As unveiled by Jeremy Hunt in Autumn 2022, the UK national minimum wage has recently increased by 9.7%. In the wake of a cost-of-living crisis which has seen this month called “Awful April”, the news has come as a relief to many.
The advisory to the UK Government on minimum wage, the Low Pay Commission, said that the rise would give full-time workers an added £150 per month. However, opposition parties in Scotland have said that people will be left in poverty regardless of the increase.
Scottish Greens MSP Ross Greer said: “After a year of skyrocketing bills, a rise in the minimum wage is long overdue. But even after this boost the minimum wage is still below the poverty line. Profitable companies will continue paying their staff a poverty wage, with taxpayers then subsidising that by funding the social security payments those low-paid workers will rely on to survive.
“For millions across the UK in-work poverty is still their reality. They will still struggle to meet the cost of food, energy and housing."
Here’s what you need to know about the National Minimum Wage and how much it increased in 2023.
What is the National UK Minimum Wage?
Employers must pay their staff the National Minimum Wage, but the cost depends on the employee’s age. Those over school leaving age will receive a minimum wage and everyone aged 23 and over gets the National Living Wage.
Currently, the hourly rate of the National Minimum Wage is £5.28 for apprentices and those under 18, £7.49 for 18 to 20-year-olds, £10.18 if you’re aged 21-22 and £10.42 for everyone over 23. Apprentices aged 19 and over who have completed the first year of their apprenticeship are entitled to the National Minimum Wage e.g., a 21-year-old apprentice who has finished their first year will receive £10.18 per hour.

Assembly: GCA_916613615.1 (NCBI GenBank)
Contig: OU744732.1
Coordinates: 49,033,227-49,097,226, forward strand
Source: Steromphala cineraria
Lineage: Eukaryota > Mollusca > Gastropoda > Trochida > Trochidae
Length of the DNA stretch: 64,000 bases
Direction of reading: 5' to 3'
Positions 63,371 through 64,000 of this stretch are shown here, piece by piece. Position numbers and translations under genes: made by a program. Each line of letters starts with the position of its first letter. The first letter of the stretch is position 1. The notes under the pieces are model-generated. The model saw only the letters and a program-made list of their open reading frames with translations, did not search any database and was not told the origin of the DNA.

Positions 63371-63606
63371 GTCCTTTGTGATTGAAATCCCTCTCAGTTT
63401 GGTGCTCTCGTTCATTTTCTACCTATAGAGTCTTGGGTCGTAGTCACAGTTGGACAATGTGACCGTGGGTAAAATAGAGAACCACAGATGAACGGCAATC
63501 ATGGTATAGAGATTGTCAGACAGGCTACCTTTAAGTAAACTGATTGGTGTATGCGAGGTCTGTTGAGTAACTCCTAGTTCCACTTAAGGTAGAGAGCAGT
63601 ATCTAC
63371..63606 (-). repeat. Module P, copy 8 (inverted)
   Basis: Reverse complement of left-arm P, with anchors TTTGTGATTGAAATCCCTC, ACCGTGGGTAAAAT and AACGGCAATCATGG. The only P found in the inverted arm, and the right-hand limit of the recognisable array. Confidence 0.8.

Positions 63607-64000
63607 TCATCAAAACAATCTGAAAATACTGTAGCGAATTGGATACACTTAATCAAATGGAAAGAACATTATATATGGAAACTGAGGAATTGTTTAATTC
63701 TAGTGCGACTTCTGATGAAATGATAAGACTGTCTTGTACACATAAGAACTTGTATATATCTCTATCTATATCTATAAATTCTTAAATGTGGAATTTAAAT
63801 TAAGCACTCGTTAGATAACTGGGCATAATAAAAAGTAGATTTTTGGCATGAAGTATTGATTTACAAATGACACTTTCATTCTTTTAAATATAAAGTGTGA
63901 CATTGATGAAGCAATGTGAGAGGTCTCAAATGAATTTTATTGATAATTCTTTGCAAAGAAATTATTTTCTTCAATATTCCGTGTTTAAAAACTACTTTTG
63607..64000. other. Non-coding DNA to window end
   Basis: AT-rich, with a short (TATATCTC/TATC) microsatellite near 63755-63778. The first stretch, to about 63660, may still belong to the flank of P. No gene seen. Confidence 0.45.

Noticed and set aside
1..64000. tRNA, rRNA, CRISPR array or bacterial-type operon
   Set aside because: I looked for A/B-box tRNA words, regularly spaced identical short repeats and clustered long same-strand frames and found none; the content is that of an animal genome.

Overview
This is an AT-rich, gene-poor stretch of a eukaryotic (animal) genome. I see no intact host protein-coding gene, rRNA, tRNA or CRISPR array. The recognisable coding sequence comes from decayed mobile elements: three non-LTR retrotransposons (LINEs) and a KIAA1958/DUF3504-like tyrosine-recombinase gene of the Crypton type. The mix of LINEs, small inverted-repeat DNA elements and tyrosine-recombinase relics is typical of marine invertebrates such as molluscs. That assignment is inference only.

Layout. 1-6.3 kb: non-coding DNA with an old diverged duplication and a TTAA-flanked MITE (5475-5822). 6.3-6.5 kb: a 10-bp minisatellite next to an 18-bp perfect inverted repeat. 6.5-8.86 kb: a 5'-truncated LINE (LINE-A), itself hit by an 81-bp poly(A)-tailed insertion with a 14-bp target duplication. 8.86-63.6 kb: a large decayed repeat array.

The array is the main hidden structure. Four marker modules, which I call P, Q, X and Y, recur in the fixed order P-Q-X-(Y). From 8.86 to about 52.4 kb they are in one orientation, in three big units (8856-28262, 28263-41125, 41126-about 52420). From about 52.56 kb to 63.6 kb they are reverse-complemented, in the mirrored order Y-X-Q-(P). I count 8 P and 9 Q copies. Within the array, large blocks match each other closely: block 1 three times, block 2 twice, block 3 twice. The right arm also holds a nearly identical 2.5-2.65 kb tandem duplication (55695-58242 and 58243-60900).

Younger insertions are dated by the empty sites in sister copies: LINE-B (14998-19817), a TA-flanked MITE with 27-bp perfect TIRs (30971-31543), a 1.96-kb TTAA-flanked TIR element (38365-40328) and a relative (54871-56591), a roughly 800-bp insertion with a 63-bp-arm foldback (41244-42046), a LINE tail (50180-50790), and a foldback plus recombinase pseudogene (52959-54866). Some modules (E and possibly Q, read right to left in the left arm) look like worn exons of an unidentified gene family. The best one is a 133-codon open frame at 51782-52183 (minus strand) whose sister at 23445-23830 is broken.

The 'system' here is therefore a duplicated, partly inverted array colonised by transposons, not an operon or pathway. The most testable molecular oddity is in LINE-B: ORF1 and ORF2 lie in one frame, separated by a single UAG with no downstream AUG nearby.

What is the minimum wage in Scotland?
The UK Government sets the minimum wage which means all the UK nations of Scotland, Wales, Northern Ireland and England, receive the same payment. The minimum wage of Scotland is set at the same rate and so will increase accordingly with new adjustments.
How much did the minimum wage increase in 2023?
The National Living Wage rose by 9.7 per cent up to £10.42 an hour for workers over 23. All other minimum wage bands saw this 9.7 per cent increase apart from those aged 21 to 22 who gained an extra 10.9 per cent.
Here is the breakdown of minimum wage rises in 2023:
National Living Wage (23 or over) - £9.50 to £10.42
Minimum Wage (21 - 22) - £9.18 to £10.18
Minimum Wage (18 - 20) £6.83 to £7.49
Minimum Wage (under 18) - £4.81 to £5.28
Apprenticeship - £4.81 to £5.28
What is the difference between the Real Living Wage and Minimum Wage?
The National Minimum Wage is the minimum hourly pay that almost all workers receive with some differences between age brackets and if it’s an apprenticeship. The Real Living Wage, however, is higher than the National Minimum Wage and it is only granted to workers aged 23 or over.